Text Messaging Sensitive and Confidential Information PolicyAs data is captured from systems that is sensitive or confidential, users can use screen captures and actual web based applications to send an enterprise's key information assets with a click of a button. Be it a disgruntled employee, or someone with prying eyes, these assets need to be protected.

Janco Associates, in concert with a dozen of its leading world class clients has created a standard template that any enterprise can use to create a policy to help to manage in this ever more risky environment.

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Travel and Off-Site Meeting PolicyTravel Off-Site Meeting Policy

Travel and Off-Site Meeting Policy - Protection of data and software is often is complicated by the fact that it can be accessed from remote locations. As individuals travel and attend off-site meetings with other  employees, contractors, suppliers and customers data and software can be compromised. This policy is seven (7) page in length and covers:

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  • Laptop and PDA Security
  • Wireless and Virtual Private Networks (VPN)
  • Data and Application Security
  • Public Shared Resources
  • Minimizing attention
  • Off-Site Meetings
  • Remote Computing Best Practices

This policy has been updated to reflect the requirements of PCI-DSS, Sarbanes-Oxley, HIPAA, and ISO. The policy comes as both a WORD file and a PDF file utilizing a standard CSS style sheet.

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Sensitive Information Policy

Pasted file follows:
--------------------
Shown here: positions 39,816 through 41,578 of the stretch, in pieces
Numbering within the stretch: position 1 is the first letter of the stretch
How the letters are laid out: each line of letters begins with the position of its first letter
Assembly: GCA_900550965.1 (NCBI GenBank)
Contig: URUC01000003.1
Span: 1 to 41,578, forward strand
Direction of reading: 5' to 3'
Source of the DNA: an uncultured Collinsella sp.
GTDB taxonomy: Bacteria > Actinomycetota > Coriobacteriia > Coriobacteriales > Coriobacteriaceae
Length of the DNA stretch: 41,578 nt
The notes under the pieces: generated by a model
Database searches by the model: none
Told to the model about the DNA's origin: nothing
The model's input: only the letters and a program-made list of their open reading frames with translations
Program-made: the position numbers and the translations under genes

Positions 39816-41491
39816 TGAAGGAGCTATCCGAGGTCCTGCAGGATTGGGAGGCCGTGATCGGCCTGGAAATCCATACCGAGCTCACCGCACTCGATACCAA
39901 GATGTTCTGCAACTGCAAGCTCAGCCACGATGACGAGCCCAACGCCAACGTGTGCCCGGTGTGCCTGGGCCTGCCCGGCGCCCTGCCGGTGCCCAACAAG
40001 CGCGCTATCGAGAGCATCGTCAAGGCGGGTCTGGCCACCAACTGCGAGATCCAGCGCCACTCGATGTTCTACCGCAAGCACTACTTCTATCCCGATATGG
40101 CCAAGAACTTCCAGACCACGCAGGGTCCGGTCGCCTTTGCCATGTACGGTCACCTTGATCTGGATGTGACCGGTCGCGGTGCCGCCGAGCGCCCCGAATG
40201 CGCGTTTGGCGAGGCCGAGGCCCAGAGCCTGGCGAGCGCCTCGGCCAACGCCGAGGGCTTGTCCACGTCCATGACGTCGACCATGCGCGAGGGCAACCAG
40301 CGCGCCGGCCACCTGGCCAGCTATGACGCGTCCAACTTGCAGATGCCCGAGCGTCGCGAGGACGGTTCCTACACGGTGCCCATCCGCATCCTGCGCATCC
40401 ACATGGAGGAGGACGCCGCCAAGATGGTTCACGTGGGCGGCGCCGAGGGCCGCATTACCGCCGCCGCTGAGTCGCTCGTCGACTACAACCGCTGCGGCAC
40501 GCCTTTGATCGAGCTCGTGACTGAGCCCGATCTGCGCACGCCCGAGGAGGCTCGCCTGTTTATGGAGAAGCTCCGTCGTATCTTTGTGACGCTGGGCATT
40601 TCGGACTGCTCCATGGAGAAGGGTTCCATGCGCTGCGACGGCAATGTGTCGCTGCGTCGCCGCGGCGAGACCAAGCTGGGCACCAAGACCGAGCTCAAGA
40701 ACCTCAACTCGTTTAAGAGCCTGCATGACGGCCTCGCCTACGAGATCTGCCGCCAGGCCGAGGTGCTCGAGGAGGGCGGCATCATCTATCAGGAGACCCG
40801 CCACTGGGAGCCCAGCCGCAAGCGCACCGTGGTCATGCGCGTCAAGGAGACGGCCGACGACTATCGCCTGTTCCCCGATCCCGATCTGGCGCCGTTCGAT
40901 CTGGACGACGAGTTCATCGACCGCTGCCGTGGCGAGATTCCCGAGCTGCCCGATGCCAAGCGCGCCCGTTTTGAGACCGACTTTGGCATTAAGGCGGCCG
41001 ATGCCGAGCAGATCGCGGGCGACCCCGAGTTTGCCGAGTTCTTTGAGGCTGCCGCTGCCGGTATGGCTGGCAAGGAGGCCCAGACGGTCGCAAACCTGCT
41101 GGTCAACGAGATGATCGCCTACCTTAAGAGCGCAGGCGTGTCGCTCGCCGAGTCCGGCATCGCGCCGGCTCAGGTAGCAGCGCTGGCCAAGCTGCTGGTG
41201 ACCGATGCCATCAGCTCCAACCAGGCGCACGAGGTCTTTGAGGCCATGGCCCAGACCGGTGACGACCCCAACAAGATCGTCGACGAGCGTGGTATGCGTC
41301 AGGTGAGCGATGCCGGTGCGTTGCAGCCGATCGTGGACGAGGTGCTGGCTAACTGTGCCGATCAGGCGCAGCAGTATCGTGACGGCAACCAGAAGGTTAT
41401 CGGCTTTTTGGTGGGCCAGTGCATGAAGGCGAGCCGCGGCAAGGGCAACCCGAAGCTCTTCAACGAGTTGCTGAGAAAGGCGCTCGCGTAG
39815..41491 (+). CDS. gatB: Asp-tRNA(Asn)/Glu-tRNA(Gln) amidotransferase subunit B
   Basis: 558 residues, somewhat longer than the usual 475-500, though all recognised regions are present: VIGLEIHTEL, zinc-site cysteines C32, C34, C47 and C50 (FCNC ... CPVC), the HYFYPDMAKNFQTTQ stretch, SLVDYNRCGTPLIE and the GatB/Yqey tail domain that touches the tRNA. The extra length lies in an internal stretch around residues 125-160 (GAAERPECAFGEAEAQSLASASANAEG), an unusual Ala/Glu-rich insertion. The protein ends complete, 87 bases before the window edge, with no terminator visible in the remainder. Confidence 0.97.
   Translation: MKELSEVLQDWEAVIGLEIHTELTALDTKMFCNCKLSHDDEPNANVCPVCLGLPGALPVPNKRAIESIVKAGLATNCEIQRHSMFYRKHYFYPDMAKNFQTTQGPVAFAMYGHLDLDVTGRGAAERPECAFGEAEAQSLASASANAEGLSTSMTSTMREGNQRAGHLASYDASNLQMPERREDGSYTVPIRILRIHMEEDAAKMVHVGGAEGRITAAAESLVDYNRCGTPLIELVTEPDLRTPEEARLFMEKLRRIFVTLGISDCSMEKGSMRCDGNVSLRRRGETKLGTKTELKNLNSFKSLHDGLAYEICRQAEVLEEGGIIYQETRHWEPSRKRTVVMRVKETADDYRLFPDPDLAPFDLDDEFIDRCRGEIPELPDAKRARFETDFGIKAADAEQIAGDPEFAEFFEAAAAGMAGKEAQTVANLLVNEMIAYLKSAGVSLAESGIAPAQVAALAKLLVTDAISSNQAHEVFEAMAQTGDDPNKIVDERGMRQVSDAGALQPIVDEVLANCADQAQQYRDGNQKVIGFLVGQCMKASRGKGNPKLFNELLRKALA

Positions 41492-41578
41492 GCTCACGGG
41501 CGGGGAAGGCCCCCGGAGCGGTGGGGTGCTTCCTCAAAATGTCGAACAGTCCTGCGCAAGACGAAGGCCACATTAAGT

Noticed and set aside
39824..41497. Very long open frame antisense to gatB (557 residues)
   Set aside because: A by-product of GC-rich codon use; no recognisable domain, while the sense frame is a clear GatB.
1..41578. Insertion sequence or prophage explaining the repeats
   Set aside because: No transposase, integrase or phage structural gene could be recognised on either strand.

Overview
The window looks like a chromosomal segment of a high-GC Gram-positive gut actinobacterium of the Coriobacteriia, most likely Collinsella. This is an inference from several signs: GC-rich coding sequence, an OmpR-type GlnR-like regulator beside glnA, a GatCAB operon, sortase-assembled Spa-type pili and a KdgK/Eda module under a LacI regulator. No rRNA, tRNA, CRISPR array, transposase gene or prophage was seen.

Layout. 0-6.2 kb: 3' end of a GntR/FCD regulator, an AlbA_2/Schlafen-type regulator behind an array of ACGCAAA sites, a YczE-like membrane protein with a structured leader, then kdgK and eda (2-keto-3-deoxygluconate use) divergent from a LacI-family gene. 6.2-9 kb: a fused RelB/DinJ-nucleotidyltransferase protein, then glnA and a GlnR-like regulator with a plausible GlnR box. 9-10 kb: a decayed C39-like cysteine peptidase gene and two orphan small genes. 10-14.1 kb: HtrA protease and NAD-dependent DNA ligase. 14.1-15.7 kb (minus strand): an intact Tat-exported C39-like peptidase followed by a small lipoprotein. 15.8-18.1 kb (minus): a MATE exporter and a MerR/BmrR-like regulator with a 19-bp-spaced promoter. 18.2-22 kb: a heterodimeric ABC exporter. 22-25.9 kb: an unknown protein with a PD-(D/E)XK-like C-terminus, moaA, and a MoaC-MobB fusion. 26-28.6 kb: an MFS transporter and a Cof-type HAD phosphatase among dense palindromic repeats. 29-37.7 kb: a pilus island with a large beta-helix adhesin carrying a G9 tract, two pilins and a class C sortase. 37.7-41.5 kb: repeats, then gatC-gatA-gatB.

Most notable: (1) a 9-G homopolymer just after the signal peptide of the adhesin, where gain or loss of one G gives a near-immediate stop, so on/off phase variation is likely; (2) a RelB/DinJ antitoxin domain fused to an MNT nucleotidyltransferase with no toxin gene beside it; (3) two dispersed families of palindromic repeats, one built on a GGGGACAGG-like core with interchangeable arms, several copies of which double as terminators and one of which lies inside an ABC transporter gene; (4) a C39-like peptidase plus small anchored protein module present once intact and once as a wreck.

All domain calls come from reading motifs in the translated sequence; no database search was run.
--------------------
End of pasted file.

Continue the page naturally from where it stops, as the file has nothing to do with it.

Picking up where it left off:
Includes HIPAA Audit Program Guide, a PCI Audit Program, and an electronic form that can be used to quickly deploy this Policy. Plus as a bonus you get the User/Customer Bill of Rights for Sensitive and Confidential Information.

Sensitive Information Policy

This policy is easily modified and defines how to treat Credit Card, Social Security, Employee, and Customer Data.   The template is 34 pages in length and complies with Sarbanes Oxley Section 404, ISO 27000 (17799), and HIPAA.   The PCI Audit Program that is included is an additional 50 plus pages in length.

This policy applies to the entire enterprise, its vendors, its suppliers (including outsourcers) and co-location providers and facilities regardless of the methods used to store and retrieve sensitive information (e.g. online processing, outsourced to a third party, Internet, Intranet or swipe terminals).

The HIPAA Audit Program Guide provides you with a checklist of the must be implemented items which HIPAA mandates.  

You can download the Table of Contents and some sample pages by clicking on the link below.